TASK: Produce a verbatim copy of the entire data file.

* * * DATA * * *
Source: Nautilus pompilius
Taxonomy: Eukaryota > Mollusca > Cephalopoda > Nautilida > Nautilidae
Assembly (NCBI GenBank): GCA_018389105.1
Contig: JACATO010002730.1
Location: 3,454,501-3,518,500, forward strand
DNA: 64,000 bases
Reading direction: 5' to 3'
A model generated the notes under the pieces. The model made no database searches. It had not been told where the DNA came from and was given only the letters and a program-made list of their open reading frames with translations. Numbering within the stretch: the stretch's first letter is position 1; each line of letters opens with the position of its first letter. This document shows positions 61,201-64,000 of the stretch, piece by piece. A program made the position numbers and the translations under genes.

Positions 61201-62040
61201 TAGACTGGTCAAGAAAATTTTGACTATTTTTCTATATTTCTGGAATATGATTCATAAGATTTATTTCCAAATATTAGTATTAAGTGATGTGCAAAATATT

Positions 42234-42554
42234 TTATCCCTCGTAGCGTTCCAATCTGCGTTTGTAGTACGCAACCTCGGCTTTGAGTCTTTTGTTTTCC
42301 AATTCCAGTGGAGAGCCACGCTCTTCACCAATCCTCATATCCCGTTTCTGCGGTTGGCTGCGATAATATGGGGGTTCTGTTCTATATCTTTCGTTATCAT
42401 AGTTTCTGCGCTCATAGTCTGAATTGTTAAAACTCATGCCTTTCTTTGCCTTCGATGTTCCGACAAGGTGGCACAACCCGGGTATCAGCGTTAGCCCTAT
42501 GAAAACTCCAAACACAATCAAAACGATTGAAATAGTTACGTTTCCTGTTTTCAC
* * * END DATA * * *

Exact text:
Source: Nautilus pompilius
Taxonomy: Eukaryota > Mollusca > Cephalopoda > Nautilida > Nautilidae
Assembly (NCBI GenBank): GCA_018389105.1
Contig: JACATO010002730.1
Location: 3,454,501-3,518,500, forward strand
DNA: 64,000 bases
Reading direction: 5' to 3'
A model generated the notes under the pieces. The model made no database searches. It had not been told where the DNA came from and was given only the letters and a program-made list of their open reading frames with translations. Numbering within the stretch: the stretch's first letter is position 1; each line of letters opens with the position of its first letter. This document shows positions 61,201-64,000 of the stretch, piece by piece. A program made the position numbers and the translations under genes.

Positions 61201-62040
61201 TAGACTGGTCAAGAAAATTTTGACTATTTTTCTATATTTCTGGAATATGATTCATAAGATTTATTTCCAAATATTAGTATTAAGTGATGTGCAAAATATT

Positions 42234-42554
42234 TTATCCCTCGTAGCGTTCCAATCTGCGTTTGTAGTACGCAACCTCGGCTTTGAGTCTTTTGTTTTCC
42301 AATTCCAGTGGAGAGCCACGCTCTTCACCAATCCTCATATCCCGTTTCTGCGGTTGGCTGCGATAATATGGGGGTTCTGTTCTATATCTTTCGTTATCAT
42401 AGTTTCTGCGCTCATAGTCTGAATTGTTAAAACTCATGCCTTTCTTTGCCTTCGATGTTCCGACAAGGTGGCACAACCCGGGTATCAGCGTTAGCCCTAT
42501 GAAAACTCCAAACACAATCAAAACGATTGAAATAGTTACGTTTCCTGTTTTCAC